Related Articles
Forward article link
Share PDF with colleagues

Australian LNG under pressure

A global supply glut, cheaper rivals and tightening emissions policies are a growing problem for Australia’s costly gas-export plants

At least two of Australia's new liquefied natural gas-export facilities in Queensland may run under capacity until global demand exceeds supply around 2022. Even then, the need for their product might be less than thought. Changing buyer needs, an unanticipated shortage of onshore coal-bed methane (CBM) to supply the trains, and possible federal intervention to restrict exports in preference for eastern Australia's tightening domestic market could see plants run under nameplate capacity for some years. Longer term, cheaper LNG and the adoption of clean technologies could strand the high-priced Queensland assets altogether. Matt Howell, senior research analyst for consultancy Wood Mackenzie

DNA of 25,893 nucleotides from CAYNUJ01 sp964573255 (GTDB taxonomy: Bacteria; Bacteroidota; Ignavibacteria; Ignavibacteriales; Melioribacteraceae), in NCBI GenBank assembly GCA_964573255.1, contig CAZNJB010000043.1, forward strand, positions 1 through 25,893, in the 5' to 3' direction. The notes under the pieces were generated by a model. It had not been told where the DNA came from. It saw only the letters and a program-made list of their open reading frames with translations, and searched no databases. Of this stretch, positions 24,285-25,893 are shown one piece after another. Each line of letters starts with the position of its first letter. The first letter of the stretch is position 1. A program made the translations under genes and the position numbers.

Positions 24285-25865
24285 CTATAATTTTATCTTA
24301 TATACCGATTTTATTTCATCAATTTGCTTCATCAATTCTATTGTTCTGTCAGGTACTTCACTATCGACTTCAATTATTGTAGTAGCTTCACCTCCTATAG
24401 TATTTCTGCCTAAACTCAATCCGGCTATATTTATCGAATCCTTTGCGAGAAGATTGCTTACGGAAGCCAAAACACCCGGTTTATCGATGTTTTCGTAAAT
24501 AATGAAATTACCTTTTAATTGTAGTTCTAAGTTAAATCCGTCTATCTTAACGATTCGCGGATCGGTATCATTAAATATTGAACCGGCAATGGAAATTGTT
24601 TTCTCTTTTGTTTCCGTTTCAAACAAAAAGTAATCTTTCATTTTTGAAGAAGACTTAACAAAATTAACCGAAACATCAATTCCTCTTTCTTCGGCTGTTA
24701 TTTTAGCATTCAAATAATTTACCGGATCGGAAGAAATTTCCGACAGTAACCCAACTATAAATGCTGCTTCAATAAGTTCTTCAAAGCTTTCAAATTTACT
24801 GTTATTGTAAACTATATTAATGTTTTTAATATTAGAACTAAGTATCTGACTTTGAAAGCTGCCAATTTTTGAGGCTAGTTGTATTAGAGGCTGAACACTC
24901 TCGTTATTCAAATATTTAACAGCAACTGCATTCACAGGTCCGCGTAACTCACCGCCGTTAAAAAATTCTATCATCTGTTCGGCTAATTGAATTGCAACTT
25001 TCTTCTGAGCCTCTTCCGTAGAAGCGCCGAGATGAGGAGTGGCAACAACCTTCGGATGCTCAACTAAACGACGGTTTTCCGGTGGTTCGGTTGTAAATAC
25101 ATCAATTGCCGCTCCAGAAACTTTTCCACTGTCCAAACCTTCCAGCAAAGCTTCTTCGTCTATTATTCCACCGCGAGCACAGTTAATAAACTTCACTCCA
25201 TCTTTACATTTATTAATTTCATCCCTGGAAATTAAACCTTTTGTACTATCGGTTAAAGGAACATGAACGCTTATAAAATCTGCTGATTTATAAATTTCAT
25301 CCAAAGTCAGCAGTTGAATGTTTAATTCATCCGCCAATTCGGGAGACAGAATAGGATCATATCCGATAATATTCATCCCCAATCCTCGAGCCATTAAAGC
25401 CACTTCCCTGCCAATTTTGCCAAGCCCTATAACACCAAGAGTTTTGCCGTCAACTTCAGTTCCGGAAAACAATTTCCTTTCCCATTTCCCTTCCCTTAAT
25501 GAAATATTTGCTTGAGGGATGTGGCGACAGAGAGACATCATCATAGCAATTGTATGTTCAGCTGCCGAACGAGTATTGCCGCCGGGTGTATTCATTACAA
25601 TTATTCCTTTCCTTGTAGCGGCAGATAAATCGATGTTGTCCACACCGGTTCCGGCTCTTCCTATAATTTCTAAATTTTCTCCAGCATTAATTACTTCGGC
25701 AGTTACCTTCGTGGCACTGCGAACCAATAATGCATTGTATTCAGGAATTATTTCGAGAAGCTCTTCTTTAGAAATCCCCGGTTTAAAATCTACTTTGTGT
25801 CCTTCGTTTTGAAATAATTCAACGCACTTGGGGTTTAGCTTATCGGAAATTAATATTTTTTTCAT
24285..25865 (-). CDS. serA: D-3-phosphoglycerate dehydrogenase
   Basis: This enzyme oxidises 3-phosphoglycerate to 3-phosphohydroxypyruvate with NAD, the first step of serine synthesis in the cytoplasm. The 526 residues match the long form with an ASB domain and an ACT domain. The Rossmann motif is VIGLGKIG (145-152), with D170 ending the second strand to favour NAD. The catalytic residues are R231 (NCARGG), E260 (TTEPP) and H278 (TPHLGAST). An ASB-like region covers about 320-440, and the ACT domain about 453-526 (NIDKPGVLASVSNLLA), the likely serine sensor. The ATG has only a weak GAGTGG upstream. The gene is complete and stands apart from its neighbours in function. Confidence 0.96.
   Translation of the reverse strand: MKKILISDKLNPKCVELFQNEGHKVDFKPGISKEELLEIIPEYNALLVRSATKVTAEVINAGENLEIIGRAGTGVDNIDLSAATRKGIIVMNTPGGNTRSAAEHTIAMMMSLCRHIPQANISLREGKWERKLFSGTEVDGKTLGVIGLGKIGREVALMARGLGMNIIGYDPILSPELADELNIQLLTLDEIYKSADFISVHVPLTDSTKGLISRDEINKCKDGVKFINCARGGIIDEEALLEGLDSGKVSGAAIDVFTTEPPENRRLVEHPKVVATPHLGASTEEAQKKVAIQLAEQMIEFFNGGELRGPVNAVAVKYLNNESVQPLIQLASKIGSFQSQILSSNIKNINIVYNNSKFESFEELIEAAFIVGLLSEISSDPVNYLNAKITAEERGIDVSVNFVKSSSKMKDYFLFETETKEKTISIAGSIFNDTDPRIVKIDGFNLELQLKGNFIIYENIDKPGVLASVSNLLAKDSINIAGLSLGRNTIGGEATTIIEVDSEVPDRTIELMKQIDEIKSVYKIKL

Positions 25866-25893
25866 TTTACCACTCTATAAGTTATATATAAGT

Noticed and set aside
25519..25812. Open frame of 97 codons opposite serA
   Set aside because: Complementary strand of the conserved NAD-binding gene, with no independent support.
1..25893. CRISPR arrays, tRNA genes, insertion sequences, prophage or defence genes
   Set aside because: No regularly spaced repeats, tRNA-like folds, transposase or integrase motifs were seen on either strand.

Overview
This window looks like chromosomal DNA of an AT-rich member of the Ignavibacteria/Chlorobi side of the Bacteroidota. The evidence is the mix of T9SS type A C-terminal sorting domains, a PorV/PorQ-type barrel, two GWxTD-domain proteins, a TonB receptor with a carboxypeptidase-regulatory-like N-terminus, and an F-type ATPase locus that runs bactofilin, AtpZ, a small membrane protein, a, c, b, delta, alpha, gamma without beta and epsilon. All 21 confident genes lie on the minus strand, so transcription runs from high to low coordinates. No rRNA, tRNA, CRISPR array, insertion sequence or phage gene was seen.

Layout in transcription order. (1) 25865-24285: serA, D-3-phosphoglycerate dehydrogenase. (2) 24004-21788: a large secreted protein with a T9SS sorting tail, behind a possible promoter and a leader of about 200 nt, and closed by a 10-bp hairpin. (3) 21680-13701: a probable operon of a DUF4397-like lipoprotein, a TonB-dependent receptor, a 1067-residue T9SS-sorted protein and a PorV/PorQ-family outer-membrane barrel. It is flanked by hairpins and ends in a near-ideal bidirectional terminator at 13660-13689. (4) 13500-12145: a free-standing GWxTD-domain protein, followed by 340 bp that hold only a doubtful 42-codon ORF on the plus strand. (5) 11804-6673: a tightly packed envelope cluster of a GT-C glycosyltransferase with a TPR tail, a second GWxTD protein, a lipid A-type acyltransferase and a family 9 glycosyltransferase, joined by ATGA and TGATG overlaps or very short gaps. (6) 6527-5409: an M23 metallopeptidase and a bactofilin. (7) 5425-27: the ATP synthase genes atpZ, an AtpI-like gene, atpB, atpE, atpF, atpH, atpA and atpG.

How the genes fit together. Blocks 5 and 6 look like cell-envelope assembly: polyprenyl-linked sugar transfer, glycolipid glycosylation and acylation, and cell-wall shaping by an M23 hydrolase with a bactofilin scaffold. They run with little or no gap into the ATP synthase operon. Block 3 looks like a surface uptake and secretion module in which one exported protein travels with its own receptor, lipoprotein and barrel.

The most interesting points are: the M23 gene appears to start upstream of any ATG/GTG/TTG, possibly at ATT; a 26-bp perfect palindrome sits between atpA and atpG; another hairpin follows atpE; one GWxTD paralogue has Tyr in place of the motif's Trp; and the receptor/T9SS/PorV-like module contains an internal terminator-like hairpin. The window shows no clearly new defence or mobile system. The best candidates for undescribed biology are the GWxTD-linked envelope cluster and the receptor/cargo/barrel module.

Comments

Comments

{{ error }}
{{ comment.comment.Name }} • {{ comment.timeAgo }}
{{ comment.comment.Text }}
Also in this section
Angola brings new deepwater project online
10 May 2021
Production at Zinia Phase 2 comes after years of upstream stagnation
Iraq renews gas drive
8 May 2021
Baghdad turns again to China to develop its second largest gasfield
European power trading innovation: Old dogs learn new tricks
7 May 2021
The founders of Energy Quantified by Montel have built analysis models before. But this time they have torn up the rulebook
Sign Up For Our Newsletter
Project Data
Maps
PE Store
Social Links
Social Feeds
Featured Video